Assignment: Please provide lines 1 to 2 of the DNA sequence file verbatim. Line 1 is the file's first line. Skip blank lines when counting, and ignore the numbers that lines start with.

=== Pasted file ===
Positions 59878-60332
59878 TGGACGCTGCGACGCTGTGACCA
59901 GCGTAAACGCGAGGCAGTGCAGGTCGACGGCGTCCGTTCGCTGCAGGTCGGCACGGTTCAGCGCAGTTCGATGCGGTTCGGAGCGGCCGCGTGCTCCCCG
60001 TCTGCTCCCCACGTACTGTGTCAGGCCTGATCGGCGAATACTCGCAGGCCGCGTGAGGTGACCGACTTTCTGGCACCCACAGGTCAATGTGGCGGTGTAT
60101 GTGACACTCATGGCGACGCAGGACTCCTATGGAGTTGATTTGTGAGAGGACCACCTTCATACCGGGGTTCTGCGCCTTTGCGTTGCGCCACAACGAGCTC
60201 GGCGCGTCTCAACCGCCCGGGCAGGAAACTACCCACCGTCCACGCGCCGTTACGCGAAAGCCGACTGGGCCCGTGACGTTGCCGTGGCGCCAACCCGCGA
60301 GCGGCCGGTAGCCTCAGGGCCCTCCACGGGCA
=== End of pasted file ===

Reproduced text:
Positions 59878-60332
59878 TGGACGCTGCGACGCTGTGACCA